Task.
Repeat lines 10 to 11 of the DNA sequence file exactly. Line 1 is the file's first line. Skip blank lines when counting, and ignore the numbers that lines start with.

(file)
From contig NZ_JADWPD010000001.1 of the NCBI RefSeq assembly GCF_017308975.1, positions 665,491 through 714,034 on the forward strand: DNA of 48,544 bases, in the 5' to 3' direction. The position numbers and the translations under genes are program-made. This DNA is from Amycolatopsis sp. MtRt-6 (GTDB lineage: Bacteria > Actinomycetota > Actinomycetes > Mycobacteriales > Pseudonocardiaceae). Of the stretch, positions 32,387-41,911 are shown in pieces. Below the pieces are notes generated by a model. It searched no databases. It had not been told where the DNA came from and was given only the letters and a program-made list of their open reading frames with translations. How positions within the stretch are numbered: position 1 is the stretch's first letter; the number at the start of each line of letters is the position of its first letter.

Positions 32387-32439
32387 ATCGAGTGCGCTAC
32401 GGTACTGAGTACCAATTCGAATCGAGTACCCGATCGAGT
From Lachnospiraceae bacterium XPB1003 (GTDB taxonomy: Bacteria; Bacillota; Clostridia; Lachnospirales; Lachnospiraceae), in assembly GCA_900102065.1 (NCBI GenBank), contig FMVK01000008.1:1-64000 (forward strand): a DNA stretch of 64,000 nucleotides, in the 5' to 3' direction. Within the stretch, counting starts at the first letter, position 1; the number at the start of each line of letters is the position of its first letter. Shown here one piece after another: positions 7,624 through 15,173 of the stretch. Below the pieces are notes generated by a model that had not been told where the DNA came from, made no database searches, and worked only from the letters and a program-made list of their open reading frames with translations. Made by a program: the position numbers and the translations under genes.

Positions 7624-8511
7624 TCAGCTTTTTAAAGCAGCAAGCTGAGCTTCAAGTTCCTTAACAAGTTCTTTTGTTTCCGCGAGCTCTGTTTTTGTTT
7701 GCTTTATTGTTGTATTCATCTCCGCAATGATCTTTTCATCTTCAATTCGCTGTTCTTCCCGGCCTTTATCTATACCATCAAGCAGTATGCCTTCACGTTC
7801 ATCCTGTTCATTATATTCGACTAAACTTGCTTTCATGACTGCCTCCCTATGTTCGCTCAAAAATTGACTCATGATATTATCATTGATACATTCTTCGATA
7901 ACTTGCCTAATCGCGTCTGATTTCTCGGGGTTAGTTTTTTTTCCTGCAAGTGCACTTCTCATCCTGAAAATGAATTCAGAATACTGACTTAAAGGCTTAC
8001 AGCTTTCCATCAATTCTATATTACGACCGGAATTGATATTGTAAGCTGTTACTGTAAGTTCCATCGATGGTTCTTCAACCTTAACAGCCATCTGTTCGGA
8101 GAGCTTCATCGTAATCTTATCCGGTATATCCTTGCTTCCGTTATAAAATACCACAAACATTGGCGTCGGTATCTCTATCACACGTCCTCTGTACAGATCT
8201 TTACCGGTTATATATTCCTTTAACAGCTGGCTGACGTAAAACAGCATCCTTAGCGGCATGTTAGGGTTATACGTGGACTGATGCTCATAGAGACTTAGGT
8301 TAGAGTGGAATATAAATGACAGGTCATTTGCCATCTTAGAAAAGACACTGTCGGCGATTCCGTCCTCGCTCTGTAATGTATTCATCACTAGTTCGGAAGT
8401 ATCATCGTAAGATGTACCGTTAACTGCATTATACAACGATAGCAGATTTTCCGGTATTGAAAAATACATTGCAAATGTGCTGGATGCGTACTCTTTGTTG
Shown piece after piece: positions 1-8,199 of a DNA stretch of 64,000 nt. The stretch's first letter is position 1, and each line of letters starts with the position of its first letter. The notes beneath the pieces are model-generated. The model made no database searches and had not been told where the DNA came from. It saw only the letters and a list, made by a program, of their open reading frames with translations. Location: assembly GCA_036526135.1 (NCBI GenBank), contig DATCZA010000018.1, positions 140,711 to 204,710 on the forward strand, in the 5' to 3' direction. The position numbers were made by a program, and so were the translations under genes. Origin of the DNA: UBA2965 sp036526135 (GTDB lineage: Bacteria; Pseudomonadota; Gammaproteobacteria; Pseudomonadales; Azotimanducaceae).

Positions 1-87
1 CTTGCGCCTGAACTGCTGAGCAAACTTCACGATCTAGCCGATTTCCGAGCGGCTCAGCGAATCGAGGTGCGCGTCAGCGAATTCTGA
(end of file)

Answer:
7901 ACTTGCCTAATCGCGTCTGATTTCTCGGGGTTAGTTTTTTTTCCTGCAAGTGCACTTCTCATCCTGAAAATGAATTCAGAATACTGACTTAAAGGCTTAC
8001 AGCTTTCCATCAATTCTATATTACGACCGGAATTGATATTGTAAGCTGTTACTGTAAGTTCCATCGATGGTTCTTCAACCTTAACAGCCATCTGTTCGGA